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Mixed Identity: A Mixtory

In the first installment of our Mixtory series, we explore the history of mixed identity.

Mixed identity: A mixtory


JUNE 2016 // Introducing our Mixtory series, where we explore the history of all things mixed. In our first installment, we get a little meta and explore the history of mixedness itself.

A couple days ago I was on my daily Internet scroll when I stumbled upon a book that’s about to go up for a reprint: Breeding Between The Lines: Why Interracial People are Healthier and More Attractive [cue eye roll]. The title might be a clickbait exaggeration, but it reflects a common conception of mixed people: we’re ushering in a post-racial, harmonious, globalized world with a parade of light-eyed, caramel cuteness. Which led me to wonder: how exactly did this happen? When did mixedness become a thing?

Quick answer: the beginning of time. “Mixed people have always existed,” write the authors of Global Mixed Race, a book about, well, mixed race around the globe. “What is new is the expanding populations of mixed people, as well as the increasing recognition and visibility of mixed people and identities.” So as long as there have been people there have been social groups, and as long as there have been social groups, people haven’t stuck to them. It’s just that now there are billions of us and we all have Instagram (#mixedgirl).

But mixing didn’t always look so—ahem—pretty. According to Global Mixed Race, mixing “reflects patterns of power, migration, conquest, and colonization.” So wherever there were oppressors and oppressed, mixing—be it cultural, religious, linguistic, and/or racial—was sure to happen. À la Rihanna, “we found love in hopeless place,” except probably less love and more oppression in the form of sexual violence. The resulting offspring were usually subsumed into one identity or the other and their mixedness was generally ignored.


Today, according to our friend Mirriam Webster, “mixed” means “made up of or involving persons differing in race, national origin, religion, or class,” which is so close to being a reasonable definition for a mixed individual, except that it’s referring to a group of “persons” (who uses that word anyway?), like a mixed crowd. For a mixed individual, Mirriam Webster’s closest approximation is “deriving from two or more races or breeds”—their example: “a stallion of mixed blood”—which feels kind of pseudo-scientific, questionably applicable to humans, and replicates the shady origins of contemporary racialized mixedness. You guessed it: colonialism.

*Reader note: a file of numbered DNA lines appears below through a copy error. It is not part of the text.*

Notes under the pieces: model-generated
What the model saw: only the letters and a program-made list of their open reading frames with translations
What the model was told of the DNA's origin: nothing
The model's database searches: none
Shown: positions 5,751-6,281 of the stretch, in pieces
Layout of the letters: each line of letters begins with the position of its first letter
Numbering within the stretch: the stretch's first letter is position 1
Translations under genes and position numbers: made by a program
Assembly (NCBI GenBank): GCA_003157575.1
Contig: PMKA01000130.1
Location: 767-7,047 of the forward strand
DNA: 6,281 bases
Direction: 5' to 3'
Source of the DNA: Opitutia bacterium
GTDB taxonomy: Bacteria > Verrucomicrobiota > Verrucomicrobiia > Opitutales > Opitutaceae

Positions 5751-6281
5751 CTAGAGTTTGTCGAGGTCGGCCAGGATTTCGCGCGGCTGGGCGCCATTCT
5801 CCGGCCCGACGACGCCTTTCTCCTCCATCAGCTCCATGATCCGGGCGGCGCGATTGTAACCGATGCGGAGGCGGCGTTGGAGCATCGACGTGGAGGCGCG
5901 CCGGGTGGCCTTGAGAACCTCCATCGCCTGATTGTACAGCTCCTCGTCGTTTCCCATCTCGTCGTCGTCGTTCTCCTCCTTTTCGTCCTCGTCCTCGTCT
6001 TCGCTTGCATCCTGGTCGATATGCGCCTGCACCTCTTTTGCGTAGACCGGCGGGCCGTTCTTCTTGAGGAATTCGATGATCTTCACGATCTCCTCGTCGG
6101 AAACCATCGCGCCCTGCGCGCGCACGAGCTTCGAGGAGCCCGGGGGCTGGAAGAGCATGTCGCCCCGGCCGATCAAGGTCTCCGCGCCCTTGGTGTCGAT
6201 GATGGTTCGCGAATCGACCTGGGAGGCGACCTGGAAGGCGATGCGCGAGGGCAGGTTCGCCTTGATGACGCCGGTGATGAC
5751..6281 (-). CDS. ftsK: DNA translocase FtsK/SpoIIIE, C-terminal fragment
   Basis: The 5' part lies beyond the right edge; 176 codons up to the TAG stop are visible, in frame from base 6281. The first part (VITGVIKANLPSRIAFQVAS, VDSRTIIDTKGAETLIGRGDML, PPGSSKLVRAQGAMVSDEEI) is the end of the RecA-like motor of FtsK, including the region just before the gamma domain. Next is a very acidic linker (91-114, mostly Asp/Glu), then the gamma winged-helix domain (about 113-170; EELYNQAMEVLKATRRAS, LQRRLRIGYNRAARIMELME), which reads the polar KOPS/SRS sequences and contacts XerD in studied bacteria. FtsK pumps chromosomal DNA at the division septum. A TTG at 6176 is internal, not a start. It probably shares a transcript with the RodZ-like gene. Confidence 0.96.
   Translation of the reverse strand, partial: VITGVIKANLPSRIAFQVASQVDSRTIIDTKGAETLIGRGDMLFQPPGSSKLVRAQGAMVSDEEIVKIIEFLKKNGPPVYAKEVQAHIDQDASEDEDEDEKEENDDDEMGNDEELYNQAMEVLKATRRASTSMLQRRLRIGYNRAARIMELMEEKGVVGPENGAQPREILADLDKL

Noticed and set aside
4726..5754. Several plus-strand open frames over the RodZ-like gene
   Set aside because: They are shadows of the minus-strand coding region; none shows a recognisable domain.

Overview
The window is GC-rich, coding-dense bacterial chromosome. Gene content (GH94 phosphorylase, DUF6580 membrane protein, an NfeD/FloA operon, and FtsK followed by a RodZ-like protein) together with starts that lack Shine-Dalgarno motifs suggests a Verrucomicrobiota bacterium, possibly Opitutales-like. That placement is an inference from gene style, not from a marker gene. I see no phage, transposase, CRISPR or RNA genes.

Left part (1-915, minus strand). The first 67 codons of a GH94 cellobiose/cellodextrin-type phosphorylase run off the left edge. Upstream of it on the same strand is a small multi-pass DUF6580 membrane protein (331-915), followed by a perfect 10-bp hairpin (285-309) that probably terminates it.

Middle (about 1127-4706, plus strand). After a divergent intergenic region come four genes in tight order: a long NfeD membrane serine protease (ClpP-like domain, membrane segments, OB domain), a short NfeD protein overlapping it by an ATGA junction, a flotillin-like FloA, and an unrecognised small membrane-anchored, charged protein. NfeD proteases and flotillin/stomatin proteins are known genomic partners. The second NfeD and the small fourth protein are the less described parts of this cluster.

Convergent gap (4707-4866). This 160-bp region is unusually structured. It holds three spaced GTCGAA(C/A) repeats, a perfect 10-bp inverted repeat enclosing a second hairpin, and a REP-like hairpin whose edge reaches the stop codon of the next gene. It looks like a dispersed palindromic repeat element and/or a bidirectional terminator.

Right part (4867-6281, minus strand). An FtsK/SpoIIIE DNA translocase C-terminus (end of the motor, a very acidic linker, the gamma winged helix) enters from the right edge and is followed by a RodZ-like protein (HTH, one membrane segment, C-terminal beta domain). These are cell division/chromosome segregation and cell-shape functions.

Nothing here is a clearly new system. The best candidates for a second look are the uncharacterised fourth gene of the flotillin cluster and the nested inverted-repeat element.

As we all know, and the Encyclopedia Britannica confirms, “the idea of race was invented to magnify the differences between people of European origin in the United States and those of African descent.” And from the invention of race followed the invention of mixed race, though what exactly that meant varied by region. And each region has its own super complicated, long, dramatic history of mixedness worthy of books, but for a 1,000 word article: the 101.

In South and Central America, mixed people of Native, European, and African descent became their own group. Mestizos, an umbrella term with varying connotations and usage, became the majority and laid the foundation for today’s societies. In Canada, the West Indies, India, and South Africa, mixed people (métis, gens du colour, Anglo-Indians, and Coloured people, respectively) formed semi-privileged minorities that existed in a limbo between Africans, native groups, and Europeans. In the United States, where race is historically talked about in black and white, mulattos were categorized as such: either they were just black or “passed” as white. And while the story that’s always told focuses on Europeans, Africans, and natives, colonialism opened up a new era of global migration, driven by labor opportunities and resulting in global diasporas with—surprise—more mixing.